Tuesday, May 12, 2015

May 2015 edition of "Mooney Makes Sense" column of Boerne Business Monthly

Check out our newest edition of "Mooney Makes Sense" column in the May 2015 edition of Boerne Business Monthly Magazine

Read it here at:http://issuu.com/boernemag/docs/may_2015_bbm_online


The Online World and the Art World

“Why It Matters That They Interact”

By; Gabriel Diego Delgado,
 Gallery Director, J.R. Mooney Galleries- Boerne

The internet is such a big part of our lives.  We shop, talk, interact, search, post, tweet, synch, launch, browse, pin, sell, work and do an array of other activities on our computers, smartphones, tablets, i-wear and other internet devices.  

So, I want to take a moment and give an internet refresher to all the art buyers, collectors, gallerists and artists reading this column.

Over the last two decades, the art world has morphed, contorted and distorted, but above all ADAPTED to the World Wide Web. Sure, artists can build their own websites to sell and feature their own art. But, who sees it? Who knows what is out there in all the undiscovered websites, dark net, and torrents. The question is how does one find art or artists online within the 800 million plus websites and millions more apps? Google is constantly changing its algorithms discombobulating the searchable website databases, forcing artists to be smart, tech savvy business people as they try to figure out how to show up in the skewed results.

Let’s review the role of social media platforms in the arts. We have Facebook™, Instagram™, Pinterest™, LinkedIn™, Vine™, Google+™, Twitter™ and many other apps and social sharing sites that help an artist promote and sell artwork. Sure you can post, like, share, pin, tweet, hashtag, repost, retweet, upload, feature, comment, download and even cloud host, but does this equate sales? Not usually. O.K. O.K. some people sell off these sites, but social media is more of just a marketing tool used to expand an audience for the artwork. Being relevant is the key, staying top of mind, like traditional marketing had been in the heyday of printed paper advertisements.  Facebook™ sells ads; other websites host pop-ups and targeted audience messaging. But again, is this equating sales in the art world? Not really.  There is no one real answer for sales, but a multi-tiered approach of repeating the visual aesthetics of the artwork on all kinds of apps, sites, and groups. This consistent and continuous repetition of branding and image awareness will inevitably drive traffic and sales. The artist virtual toolbox needs to have many Swiss Army knife inspired logistical applications for artwork promotion.

There are tens of thousands of websites that sell/buy art.  Even the retail juggernaut, Amazon.com launched the Amazon Art portal in August 2013, partnering with over 150 galleries and dealers to sell fine art.  And of course there is Ebay™, Craigslist™, Artsy, Etsy, DeviantArt, Storenvy, Artfire and hundreds of other online galleries that can be searched to find the right piece for your home or office. The more searchable the art is the better.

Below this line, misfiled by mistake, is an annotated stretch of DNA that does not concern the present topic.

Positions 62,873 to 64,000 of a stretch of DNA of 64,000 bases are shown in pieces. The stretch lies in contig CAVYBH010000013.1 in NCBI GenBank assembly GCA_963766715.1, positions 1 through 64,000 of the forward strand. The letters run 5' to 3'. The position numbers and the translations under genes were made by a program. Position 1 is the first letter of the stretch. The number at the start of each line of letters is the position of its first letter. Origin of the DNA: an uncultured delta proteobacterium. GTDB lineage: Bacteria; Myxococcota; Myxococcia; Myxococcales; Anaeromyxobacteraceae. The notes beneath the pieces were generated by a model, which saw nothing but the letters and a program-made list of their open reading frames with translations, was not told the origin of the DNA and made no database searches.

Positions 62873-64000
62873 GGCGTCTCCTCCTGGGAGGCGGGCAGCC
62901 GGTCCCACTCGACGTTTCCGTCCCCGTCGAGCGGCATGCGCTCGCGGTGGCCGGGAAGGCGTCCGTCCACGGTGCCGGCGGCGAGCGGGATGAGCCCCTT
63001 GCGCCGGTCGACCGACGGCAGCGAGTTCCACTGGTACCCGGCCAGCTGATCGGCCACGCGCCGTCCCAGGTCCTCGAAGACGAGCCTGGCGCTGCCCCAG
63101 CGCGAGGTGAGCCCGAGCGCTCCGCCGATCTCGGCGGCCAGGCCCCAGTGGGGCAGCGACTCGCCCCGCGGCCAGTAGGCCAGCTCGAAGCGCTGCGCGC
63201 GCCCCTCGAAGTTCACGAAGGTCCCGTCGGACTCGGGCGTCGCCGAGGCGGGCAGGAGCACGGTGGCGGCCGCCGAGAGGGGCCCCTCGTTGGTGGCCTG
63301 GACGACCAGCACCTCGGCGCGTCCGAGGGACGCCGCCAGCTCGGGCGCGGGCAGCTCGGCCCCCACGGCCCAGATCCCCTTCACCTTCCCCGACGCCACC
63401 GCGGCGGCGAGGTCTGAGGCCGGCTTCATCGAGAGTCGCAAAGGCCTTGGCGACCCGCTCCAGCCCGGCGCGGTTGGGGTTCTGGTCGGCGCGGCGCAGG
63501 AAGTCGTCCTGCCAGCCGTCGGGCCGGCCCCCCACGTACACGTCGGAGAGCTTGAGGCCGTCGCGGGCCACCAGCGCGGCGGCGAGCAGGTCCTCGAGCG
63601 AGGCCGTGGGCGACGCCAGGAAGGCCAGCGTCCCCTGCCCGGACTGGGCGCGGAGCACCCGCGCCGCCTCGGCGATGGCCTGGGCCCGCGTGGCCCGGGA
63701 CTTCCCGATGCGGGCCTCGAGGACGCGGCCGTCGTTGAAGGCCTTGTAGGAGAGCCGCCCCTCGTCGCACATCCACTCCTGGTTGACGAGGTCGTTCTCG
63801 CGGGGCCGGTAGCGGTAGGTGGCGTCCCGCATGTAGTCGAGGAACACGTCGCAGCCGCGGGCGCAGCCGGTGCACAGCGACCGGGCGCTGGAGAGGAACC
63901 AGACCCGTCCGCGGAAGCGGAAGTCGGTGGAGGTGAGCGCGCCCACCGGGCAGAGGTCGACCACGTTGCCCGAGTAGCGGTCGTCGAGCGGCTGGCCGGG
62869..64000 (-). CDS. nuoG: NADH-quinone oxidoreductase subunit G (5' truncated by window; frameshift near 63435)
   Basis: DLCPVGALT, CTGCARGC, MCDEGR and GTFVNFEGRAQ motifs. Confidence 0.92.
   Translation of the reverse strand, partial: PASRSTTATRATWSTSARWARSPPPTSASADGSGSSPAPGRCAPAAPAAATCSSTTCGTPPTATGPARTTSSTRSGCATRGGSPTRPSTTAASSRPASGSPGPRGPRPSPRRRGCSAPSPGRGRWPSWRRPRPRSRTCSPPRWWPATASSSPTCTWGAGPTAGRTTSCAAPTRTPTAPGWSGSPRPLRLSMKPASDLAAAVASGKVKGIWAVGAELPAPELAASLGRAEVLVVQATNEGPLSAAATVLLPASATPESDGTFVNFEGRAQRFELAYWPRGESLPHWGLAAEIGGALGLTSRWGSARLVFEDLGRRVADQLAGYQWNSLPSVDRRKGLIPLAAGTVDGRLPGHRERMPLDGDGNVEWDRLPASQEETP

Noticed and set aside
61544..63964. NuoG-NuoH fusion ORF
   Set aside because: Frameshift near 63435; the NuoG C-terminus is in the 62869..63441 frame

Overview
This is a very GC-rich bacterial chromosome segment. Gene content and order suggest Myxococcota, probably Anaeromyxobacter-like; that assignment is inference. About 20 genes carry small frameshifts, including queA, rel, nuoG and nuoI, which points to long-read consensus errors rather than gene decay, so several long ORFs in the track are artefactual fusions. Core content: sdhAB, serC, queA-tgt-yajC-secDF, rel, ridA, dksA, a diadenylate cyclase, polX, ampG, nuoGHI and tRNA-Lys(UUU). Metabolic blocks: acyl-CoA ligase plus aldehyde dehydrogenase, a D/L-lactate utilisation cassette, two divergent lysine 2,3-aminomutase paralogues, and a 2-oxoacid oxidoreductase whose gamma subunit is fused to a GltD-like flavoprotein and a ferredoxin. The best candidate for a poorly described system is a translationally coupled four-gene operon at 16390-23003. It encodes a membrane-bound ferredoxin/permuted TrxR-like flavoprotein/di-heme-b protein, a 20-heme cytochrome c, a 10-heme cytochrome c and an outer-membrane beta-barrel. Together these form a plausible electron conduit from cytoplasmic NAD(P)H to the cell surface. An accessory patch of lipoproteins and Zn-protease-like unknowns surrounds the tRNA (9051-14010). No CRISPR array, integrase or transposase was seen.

It is also good to know galleries and museums around the world employ individuals whose sole role is to market artwork, exhibitions, acquisitions and programs online. They range from social media coordinators, communication directors, social media managers and the like.  Galleries know the online presence is necessary to be relevant in today’s society. These people’s job is to make sure we are paying attention to the artwork being spotlighted by these various organizations.

One museum, Art in Island, in Manila, Philippines even has a 3-D exhibition that encourages museum patrons to take selfies and interact with the art, this way the people going to the museum are doing the marketing themselves to their friends, family and followers.  On the other hand, it is also commonplace for galleries and museums to prohibit photography, even on smartphones and some museums have outright banned the new novelty “selfie stick”.  So if you foursquare, check-in or Gowalla it is always appreciated by the institutions and those individuals marketing it.

In the nostalgic heyday of the internet, chatrooms were the buzz, AOL ruled the roost. However, we saw the decline and flop of sites like Myspace, Friendster, and many other not-so-household names. Google Hangouts, LinkedIn groups, circles, and other networking sites rise and fall as  many websites do. Keep in mind, although they might eventually collapse, it is good to follow the trends, these sites is where people are; you have to find your audience so they can find you. Don’t worry if Facebook won’t be around in 20 years, it’s here now and people are using it.  Although teens have left it in hordes, the fastest growing demographic for it is 45- 65 year olds; those that having buying power. Yes, you can be fashionably late to what’s happening in the app world, but don’t disregard it. The trends change as history has shown us.  So if you think Instagram is high school kids sending pictures think again and post that image of your painting and see what happens.

Get Creative! And be prolific. There are close to 3 billion people using the internet, and that my friend is a lot of potential customers!!

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